Over the past 12 years I have spent much of my timedoing just that: bringing more nature into Houston’s urban fabric by creating easily accessible “pocket prairies” in city neighborhoods and at local schools.
Since 2010, Houston has added more than 30 of these little public spaces. Some are just 50-foot rectangles. Others are bigger, between two and 11 acres. They all look like Houston used to look, with native tallgrasses and flowers. They are full of color. In the spring, the famed bluebonnets of Texas bloom. In the fall, the plants take on hues of purple and gold and pink. In winter, they turn to earth tones of copper and brown and yellow. Perhaps more important as far as kids are concerned, there’s always movement to catch the eye. And there’s sound: Walk by on any given day, and you can hear buzzing, chirping and bird songs over the hum of city traffic.
Even the tiniest of these wild spaces are kid magnets, because nature is the novel thing to them now. I’m fascinated with how small-scale nature can be and still be memorable for kids. My wife and I own an eighth-of-an-acre lot in Houston, and every year we plant our entire front yard in bluebonnets and other Texas wildflowers. Each spring, we find kids and parents exploring the flowers, taking pictures or just watching what I like to call “bee TV.” I have a neighbor who planted just three milkweed plants in a big flower pot. She and her daughter spend hours watching monarch butterflies come and go from those three plants.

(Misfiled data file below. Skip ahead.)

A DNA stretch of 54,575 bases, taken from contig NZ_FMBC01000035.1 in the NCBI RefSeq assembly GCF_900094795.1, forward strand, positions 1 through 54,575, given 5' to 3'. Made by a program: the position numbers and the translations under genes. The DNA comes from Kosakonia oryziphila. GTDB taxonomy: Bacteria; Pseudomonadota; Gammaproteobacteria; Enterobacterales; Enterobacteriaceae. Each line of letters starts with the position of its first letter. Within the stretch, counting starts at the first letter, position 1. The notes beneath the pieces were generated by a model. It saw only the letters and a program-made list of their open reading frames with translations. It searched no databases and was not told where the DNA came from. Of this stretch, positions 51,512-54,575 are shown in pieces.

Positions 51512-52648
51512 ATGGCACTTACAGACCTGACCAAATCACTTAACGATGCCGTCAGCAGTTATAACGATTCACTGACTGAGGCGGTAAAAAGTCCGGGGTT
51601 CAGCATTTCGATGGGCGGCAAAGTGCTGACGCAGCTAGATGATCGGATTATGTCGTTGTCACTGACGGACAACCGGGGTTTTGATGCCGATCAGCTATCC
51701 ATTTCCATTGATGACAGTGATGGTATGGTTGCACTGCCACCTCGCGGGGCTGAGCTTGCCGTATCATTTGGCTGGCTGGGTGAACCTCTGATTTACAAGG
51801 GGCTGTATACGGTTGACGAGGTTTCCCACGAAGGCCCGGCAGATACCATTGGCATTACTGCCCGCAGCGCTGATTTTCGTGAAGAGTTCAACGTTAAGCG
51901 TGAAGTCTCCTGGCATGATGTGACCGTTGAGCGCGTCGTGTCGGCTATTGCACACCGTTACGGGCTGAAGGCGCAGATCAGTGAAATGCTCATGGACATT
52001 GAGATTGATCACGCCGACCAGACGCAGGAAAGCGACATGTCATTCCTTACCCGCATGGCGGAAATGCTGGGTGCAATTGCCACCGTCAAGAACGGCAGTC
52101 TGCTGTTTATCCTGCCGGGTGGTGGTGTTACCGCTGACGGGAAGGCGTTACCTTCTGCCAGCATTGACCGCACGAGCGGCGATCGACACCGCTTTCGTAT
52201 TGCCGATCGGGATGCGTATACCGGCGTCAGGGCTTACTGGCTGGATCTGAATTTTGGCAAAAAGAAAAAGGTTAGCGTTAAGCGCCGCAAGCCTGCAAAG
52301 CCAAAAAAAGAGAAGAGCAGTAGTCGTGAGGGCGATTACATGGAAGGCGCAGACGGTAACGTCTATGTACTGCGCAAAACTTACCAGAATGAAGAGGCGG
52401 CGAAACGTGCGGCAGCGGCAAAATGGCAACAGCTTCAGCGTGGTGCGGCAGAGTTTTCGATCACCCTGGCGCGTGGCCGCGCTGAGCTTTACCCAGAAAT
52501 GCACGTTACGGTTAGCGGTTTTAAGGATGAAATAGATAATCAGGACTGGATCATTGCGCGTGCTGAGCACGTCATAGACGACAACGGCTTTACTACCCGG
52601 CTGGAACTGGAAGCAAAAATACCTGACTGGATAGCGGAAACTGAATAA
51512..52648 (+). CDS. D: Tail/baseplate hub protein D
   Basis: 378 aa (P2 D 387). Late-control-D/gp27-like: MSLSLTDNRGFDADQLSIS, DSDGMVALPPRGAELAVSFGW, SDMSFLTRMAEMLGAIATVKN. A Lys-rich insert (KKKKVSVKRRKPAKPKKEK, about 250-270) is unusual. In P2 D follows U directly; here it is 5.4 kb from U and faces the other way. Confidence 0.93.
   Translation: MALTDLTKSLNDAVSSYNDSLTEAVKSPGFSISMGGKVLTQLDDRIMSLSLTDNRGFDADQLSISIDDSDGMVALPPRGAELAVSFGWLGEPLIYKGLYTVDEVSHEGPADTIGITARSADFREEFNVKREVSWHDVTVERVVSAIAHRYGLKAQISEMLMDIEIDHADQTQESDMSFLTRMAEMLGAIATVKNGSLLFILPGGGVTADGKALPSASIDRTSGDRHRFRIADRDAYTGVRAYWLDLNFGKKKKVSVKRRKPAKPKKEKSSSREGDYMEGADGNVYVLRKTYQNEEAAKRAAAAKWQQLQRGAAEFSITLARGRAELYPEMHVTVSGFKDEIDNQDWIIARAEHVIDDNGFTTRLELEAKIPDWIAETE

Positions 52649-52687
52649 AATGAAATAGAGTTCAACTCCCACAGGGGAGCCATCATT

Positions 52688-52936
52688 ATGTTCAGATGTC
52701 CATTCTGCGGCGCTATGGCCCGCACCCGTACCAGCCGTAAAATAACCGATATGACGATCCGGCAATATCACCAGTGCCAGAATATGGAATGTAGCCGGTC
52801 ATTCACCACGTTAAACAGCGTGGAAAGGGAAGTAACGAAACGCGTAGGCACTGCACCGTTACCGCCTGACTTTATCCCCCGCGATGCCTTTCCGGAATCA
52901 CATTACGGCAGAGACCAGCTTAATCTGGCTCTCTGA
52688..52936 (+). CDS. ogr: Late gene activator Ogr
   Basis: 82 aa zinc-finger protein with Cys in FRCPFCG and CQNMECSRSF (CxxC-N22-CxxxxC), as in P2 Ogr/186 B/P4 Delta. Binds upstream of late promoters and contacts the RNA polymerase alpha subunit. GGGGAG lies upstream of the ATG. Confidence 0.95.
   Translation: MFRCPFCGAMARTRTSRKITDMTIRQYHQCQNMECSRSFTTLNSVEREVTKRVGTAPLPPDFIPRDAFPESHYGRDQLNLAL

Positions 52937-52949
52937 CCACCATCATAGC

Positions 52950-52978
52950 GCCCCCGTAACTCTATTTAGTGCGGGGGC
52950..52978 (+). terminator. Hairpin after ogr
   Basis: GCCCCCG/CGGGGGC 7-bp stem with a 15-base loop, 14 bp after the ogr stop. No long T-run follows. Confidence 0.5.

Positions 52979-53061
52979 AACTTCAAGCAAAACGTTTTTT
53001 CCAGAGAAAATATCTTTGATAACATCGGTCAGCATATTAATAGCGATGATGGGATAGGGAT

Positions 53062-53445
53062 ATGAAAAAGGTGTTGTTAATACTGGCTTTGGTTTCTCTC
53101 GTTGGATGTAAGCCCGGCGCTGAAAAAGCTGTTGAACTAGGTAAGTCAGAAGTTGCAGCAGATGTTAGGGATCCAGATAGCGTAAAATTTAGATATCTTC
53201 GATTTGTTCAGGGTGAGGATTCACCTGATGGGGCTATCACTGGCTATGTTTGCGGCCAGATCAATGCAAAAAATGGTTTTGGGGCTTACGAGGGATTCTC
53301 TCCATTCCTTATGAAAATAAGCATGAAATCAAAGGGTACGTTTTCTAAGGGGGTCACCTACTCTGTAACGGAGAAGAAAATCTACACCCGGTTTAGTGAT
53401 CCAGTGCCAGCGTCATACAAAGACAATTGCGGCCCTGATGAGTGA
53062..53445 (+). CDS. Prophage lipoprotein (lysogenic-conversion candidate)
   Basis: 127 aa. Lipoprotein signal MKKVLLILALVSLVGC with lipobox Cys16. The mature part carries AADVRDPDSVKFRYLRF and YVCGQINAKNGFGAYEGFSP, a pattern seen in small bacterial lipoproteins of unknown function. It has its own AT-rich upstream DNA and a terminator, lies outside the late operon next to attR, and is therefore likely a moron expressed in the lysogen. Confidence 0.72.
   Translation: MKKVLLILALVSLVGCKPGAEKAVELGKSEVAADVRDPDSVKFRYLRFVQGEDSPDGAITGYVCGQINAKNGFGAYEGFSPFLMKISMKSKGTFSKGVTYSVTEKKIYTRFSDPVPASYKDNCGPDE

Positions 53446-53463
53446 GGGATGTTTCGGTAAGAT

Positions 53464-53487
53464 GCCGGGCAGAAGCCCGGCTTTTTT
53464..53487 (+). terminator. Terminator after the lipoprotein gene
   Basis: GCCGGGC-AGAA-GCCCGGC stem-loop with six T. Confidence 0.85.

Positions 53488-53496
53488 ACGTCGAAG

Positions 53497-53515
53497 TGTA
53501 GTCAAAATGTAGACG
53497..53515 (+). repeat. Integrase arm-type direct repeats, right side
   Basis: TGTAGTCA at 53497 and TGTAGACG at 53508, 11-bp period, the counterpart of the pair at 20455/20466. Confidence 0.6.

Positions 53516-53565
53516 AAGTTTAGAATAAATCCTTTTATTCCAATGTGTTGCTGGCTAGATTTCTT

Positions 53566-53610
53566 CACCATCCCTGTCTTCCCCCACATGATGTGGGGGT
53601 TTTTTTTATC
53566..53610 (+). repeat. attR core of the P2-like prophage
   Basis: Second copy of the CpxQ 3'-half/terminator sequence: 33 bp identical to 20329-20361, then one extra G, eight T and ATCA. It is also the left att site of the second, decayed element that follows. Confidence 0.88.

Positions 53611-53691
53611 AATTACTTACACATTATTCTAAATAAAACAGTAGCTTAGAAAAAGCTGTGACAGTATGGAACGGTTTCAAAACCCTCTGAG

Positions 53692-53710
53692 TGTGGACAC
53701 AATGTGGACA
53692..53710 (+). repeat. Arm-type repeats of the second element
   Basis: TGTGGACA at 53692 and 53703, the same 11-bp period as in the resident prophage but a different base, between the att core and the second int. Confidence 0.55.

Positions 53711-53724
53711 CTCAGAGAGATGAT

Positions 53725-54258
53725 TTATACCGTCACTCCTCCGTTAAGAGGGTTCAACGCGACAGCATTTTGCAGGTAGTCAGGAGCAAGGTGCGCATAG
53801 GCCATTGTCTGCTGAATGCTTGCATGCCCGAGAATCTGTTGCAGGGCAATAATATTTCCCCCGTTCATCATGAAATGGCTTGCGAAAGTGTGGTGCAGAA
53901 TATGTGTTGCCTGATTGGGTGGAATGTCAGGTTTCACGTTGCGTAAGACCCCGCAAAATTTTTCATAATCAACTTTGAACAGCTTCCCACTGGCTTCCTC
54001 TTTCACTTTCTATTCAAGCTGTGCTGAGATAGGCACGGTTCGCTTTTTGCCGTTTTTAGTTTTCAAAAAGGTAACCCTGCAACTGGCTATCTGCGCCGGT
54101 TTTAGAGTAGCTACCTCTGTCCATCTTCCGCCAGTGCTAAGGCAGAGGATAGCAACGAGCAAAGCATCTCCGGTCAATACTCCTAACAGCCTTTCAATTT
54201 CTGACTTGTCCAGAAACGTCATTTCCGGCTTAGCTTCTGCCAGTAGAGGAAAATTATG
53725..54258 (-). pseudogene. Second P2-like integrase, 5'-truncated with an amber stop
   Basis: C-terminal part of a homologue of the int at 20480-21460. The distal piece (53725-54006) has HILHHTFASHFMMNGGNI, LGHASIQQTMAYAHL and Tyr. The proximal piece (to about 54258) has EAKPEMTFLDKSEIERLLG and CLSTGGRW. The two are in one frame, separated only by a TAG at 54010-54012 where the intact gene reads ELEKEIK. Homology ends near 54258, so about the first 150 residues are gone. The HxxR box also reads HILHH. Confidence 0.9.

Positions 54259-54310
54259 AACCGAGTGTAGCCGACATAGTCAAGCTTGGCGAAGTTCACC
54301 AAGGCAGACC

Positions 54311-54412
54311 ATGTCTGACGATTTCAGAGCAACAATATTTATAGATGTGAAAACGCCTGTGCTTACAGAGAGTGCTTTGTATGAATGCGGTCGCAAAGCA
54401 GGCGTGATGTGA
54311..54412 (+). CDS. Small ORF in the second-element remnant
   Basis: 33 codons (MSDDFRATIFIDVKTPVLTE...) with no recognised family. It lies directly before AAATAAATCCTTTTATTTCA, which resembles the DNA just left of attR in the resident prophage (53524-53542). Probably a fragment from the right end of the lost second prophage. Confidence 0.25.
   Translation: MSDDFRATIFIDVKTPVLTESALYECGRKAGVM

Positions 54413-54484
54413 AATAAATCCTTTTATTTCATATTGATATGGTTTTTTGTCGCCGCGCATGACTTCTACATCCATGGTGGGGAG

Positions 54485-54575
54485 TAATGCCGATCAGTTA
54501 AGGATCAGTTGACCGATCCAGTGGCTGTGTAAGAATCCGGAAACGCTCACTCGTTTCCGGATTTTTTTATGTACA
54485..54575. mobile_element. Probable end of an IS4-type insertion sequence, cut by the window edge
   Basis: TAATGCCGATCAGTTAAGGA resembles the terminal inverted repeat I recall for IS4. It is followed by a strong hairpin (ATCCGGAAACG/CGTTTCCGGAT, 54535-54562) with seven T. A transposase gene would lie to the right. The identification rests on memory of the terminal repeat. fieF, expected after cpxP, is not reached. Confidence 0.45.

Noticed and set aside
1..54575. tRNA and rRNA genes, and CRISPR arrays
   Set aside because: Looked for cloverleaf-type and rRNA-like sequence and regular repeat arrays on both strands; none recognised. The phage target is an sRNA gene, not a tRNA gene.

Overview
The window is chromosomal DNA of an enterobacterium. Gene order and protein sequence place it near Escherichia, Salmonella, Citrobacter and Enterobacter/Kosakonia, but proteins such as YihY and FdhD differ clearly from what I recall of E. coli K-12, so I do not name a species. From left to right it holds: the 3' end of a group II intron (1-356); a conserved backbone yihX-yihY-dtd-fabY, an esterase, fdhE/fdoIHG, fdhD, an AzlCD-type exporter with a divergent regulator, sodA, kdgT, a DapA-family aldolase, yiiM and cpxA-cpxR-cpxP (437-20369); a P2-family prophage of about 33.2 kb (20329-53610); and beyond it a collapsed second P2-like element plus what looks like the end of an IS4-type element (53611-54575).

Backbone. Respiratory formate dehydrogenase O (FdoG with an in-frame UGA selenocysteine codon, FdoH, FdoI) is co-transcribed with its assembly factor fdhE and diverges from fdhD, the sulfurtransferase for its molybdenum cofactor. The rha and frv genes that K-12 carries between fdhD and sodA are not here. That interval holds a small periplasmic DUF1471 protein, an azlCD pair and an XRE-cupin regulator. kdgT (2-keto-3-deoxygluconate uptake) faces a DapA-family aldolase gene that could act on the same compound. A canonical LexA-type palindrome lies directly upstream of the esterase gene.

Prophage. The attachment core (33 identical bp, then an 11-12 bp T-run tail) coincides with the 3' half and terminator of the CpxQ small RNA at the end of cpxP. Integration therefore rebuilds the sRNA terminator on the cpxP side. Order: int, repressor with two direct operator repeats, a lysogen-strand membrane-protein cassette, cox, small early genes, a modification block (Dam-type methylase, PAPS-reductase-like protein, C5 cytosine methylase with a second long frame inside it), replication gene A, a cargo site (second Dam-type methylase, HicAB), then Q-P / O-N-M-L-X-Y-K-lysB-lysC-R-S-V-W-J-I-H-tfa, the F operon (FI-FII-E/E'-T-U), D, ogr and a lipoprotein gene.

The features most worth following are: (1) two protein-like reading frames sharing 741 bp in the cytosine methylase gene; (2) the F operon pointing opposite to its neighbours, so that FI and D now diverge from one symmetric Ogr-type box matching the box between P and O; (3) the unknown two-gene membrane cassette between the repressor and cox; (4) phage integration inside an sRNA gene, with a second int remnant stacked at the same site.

I am now part of a Nature Conservancy team that is infusing more nature into cities to help tackle tough urban problems, from planting trees that cool summer temperatures to creating wetlands that absorb polluted stormwater. In Houston, we’re designing a program to use nature to help protect the Bayou City from floods and climate change, using native plants. And every time we add more nature to the city landscape, we’re adding back the prospect of adventure.
Such collective efforts are important, but what if each of us also committed to looking at urban nature in a fresh way? I think sometimes we adults get upset because today’s kids aren’t hiking or fishing or otherwise experiencing nature the way that we did as youngsters. But we don’t have to get so nostalgic about it. There’s no one right way to explore nature. We just need to focus on giving kids any nature-based experience, every day. Yellowstone National Park is an awe-inspiring place, but a patch of wildflowers on the way to school can ignite a child’s imagination just as easily.
So go ahead and put a few plants outside your door. Make an empty lot safe for kids to explore. Install a little meadow between the city’s soccer fields. It doesn’t have to
be gigantic or pristine. It can be small. It can be rough. It can even be a little risky.
These days, when I drive across the city, I don’t see alleys, parking lots and abandoned buildings. I see empty spaces waiting to be wild again. It’s like a blank canvas.
As conservationists, we should be taking advantage of nature’s novelty to get more kids hooked on exploring outdoors. Electronic screens will always be a temptation, but we can balance those indoor activities by putting nature back into young people’s daily routines. Doing so improves their health, their creativity, their self-confidence. And it helps nature: Today’s kids will be the next stewards of the natural world. Let’s help them learn to love it.